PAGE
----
Groups of pistons are separated by 50mm. Within each group, the pistons are separated by 28mm.

        The pistons will be wired in parallel to an Arduino Mega, powered by John Coenraads Parallel Code. The code can accommodate a maximum of 64 digital inputs and I plan to use them all. So, we shall have 64 pistons in total.
        Last edited by Aduragbemi; 07-12-2022, 01:53 AM.

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        • #99
          I marked the position of the center of the pistons on the rails, and drilled with 12mm diameter hole saw.

          I made a serious mistake when drilling the rows on the 1st rail, and I don't have a spare. Fortunately the rail is wider. I flipped the rail and made another row with the correct measurement. I will cover the row that has the error with a matching trim.

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          Installing the push buttons and wiring them to Arduino to follow soon.

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          • I have trimmed the natural keys to make way for the incoming thumb pistons.

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            • Toe Studs

              While preparing to wire the pistons, I felt the need to do the toe studs along.

              Here's what I'm improvising for toe studs: 30mm diameter momentary push button, screwed down into the base of an angled lamp holder.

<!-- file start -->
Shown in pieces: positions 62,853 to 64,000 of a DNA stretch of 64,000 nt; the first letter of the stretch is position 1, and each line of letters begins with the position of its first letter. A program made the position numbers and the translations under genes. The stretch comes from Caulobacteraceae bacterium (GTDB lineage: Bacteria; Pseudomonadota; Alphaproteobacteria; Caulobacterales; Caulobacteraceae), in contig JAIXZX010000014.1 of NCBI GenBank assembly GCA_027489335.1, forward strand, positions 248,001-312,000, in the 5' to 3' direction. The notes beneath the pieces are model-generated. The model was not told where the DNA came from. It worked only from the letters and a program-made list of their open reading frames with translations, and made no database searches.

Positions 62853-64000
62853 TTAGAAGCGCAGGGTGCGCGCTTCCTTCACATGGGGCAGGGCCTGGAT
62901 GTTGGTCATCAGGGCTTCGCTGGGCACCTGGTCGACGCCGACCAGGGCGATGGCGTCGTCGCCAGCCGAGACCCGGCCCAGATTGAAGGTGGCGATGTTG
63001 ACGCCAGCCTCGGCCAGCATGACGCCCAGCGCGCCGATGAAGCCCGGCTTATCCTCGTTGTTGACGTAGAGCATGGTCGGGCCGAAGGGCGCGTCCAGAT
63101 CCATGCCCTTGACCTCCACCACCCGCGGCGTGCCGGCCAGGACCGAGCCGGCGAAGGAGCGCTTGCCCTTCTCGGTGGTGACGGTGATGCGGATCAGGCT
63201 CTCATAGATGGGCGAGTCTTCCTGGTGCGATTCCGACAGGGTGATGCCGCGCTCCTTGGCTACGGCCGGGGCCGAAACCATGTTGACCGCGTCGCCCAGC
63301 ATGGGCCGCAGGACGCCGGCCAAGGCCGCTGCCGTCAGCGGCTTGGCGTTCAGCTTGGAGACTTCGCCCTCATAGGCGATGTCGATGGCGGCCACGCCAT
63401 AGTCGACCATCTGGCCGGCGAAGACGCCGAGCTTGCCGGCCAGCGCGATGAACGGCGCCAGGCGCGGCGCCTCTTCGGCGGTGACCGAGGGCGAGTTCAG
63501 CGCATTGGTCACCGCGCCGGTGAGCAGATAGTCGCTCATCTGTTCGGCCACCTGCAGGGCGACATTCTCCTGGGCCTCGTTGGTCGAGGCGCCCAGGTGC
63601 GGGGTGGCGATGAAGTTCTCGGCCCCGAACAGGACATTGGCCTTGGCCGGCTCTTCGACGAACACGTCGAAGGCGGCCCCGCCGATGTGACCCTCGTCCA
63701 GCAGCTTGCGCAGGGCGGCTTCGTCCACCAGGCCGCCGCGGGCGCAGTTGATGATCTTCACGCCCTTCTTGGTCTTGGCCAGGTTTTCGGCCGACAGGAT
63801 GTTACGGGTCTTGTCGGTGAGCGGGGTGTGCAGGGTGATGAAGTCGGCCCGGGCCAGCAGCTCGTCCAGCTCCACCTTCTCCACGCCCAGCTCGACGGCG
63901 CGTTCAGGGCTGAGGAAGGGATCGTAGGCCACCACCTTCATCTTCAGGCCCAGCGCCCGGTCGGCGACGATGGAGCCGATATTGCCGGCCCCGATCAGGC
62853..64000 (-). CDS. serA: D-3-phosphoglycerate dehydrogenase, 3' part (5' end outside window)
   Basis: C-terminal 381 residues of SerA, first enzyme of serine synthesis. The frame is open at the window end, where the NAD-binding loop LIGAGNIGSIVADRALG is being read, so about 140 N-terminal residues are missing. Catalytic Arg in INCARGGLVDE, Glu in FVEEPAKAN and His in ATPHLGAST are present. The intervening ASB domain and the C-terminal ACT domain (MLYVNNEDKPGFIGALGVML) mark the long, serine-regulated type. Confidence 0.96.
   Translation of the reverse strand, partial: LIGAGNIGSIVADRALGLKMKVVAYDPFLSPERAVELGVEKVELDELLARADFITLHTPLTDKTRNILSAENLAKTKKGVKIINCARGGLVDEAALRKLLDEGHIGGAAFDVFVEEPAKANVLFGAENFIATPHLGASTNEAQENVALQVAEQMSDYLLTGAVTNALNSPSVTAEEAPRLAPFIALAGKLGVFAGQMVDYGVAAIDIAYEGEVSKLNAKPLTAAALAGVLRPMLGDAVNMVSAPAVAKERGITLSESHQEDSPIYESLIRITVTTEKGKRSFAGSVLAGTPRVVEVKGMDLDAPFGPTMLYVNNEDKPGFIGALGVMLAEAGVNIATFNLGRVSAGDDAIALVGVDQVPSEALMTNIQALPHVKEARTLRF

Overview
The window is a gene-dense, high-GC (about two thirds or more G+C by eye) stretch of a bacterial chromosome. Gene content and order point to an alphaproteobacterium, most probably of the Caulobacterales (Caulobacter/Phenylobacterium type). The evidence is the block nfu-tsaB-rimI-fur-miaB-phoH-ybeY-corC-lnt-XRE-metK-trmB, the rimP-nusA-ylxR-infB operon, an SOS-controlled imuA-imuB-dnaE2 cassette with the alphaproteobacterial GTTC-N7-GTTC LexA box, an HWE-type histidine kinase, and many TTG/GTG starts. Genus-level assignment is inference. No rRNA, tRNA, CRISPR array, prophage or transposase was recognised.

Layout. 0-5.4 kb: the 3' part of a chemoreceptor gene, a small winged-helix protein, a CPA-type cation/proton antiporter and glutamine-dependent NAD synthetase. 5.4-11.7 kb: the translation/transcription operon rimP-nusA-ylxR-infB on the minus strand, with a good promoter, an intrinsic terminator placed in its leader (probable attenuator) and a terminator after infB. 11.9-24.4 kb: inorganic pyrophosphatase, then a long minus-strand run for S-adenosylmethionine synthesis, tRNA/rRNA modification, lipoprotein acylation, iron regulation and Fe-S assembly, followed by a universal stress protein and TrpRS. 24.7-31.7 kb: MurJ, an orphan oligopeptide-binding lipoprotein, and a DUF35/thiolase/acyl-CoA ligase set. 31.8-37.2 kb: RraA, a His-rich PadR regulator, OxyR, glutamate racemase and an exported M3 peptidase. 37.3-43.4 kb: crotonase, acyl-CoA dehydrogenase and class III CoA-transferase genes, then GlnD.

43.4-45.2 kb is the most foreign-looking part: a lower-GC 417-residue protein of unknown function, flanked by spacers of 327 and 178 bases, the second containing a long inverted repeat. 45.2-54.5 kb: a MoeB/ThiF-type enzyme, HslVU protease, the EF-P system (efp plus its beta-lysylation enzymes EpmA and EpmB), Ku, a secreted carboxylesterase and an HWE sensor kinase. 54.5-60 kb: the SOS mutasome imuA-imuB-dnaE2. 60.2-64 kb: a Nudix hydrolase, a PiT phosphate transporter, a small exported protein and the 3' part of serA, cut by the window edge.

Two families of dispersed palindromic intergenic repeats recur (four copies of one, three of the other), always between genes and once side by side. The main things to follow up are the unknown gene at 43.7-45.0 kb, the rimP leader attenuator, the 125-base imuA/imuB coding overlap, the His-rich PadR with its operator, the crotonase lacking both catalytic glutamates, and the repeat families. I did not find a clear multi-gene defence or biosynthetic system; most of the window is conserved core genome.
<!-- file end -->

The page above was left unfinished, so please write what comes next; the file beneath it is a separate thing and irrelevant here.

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              Will they work? Yes, I'm certain they will.

              Will they last? Really, I don't think so. There must be reasons why toe studs are made of brass or other metals, and durability must be one of them. That's why they can't be cheap. Anyway, they are not easily available here. So let me stretch my DIY imagination a bit, and enjoy my One-Dollar-Disposable-Plastic-Toe-Studs while they last, or until Providence brings the real toe studs my way.

              Comment


              • Coenraads
                Coenraads commented
                Editing a comment
                Your ingenuity and creativity never ceases to amaze me. Press, don't stomp, and these should work just fine.
                Well done.

              • gtc
                gtc commented
                Editing a comment
                Interesting combination there!

                The quality of the switch contacts is usually important. (Contact bounce can be a concern for some applications.)

            • it has been quite a while... I have been busy with some other engagements. All along, I finally decided the toe stud arrangement - 10 studs to the left, in two rows of 5; and 8 studs to the right, in two rows of 4. There are 18 toe studs in total. Too many I'd say, but that's not much issue because they are inexpensive and there are up to 32 input pins available on the pedalboard Arduino to accommodate them.
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              Attached Files

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              • Truly ingenious work, I take it they are sturdy enough and are holding up well?

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                • Aduragbemi
                  Aduragbemi commented
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                  I have not wired them up. When I do, I hope they'll do well.

                • Larason2
                  Larason2 commented
                  Editing a comment
                  I like the toe studs too! As long as you don’t bash them, they should hold up. The metal ones are made the way they are so that if someone really bashes them with their foot they won’t break. The lamp holder should be ok, but the plastic button will crumble if really bashed.